Tag Archives: Lucent

What’s Next?

Yes, it is a big deal! Microsoft is acquiring the Nokia handset business for $7.2 Billion. I have lots of reactions to this. Some minor and obscure, and others not so.

First, Microsoft (MSFT) is clearly committed now to a hardware strategy! WOW! Think about its 35+ year history of software and just OMG. Ok, sure it has nearly always sold MSFT branded mice and other minor add-on hardware for PCs. And earlier this year they introduced the SURFACE tablet in an effort to create a greater market interest for Windows8. But now MSFT is solidly entering the mobile device market, not just as a software platform provider but selling and marketing a full range of handsets and smartphones. I hope MSFT knows they have a lot to learn!

Ok, some of you are asking who is Nokia (NOK)?, and why is their handset business worth such a fortune? Well, until Apple (AAPL) entered the mobile phone business not so long ago (it was only 2007), Nokia was the #1 high-end handset vendor globally with 35% market share. They never had the same impact here in the US as they had in Europe and elsewhere. But when I was a director within Lucent’s Mobile Applications business (2001-2004), it was the Nokia handsets that had the features we wanted to use with our experimental and demo applications. Of course, Nokia didn’t make CDMA handsets, only GSM and early 3G/UMTS devices at the time, so it didn’t always work out for us (being Lucent, i.e. direct competitor with Nokia’s network equipment). Instead, we often ended up trying to use HP devices (with clucky PCMCIA cards – remember those?). Does anyone even remember HP making mobile devices? Noooo, me either…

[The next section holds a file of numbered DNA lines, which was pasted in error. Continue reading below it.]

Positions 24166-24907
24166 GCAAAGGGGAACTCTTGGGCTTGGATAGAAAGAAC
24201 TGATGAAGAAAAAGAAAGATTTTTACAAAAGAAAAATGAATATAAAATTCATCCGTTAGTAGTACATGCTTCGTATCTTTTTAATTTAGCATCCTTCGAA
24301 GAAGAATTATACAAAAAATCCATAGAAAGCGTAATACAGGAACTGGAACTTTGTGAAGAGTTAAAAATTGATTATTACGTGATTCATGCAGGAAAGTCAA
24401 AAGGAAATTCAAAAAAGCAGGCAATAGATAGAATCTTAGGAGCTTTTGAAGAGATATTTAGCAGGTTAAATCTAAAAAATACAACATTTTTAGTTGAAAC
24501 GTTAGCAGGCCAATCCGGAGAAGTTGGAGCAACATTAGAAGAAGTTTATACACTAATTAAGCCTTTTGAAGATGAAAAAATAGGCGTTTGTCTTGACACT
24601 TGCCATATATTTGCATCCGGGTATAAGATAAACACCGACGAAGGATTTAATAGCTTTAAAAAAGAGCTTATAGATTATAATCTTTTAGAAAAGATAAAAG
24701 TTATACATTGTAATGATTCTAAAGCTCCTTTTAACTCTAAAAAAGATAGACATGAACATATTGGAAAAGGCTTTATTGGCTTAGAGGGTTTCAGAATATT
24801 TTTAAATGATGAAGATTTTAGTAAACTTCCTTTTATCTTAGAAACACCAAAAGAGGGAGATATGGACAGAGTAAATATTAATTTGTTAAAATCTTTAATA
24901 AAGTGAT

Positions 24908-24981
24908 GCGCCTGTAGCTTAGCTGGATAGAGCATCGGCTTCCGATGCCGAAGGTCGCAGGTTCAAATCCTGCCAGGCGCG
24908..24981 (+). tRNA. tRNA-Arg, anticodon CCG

So Nokia had a great device platform for its time. Often running neck and neck with that other innovative handset company – RIM, better known for their Blackberry – the first smart-ish phone; and similar to Apple, with a highly proprietary architecture. What RIM missed (very very sorely, now) was the move to allow mass creation of 3rd party applications (which I advocated for as early as 2002 – someday I’ll pull out my presentation from the 3GSM World Congress in Nice that year, and the following year as well). Nokia and RIM tried this, but too late. Both these handsets businesses are now on serious down swings. It will be interesting if MSFT can do something to save it; and save itself too, given that highly successful and powerful handheld devices have seriously limited the future of the PC… (Aside: I don’t think Google has learned very much, as yet, from its own acquisition of a handset business on a serious down swing…)

Then perhaps, of even more interest to some of you (i.e. ALU employees/retirees/shareholders etc.), is what will Nokia do with its cash windfall? That is, after they pay off the debt to Siemens…?

To all my friends and co-workers at Alcatel-Lucent

My last working day at ALU was Thursday, February 7th. And, yes, this is my “good bye” letter… I’ve read my share of these before too, so I’ll try not to ramble!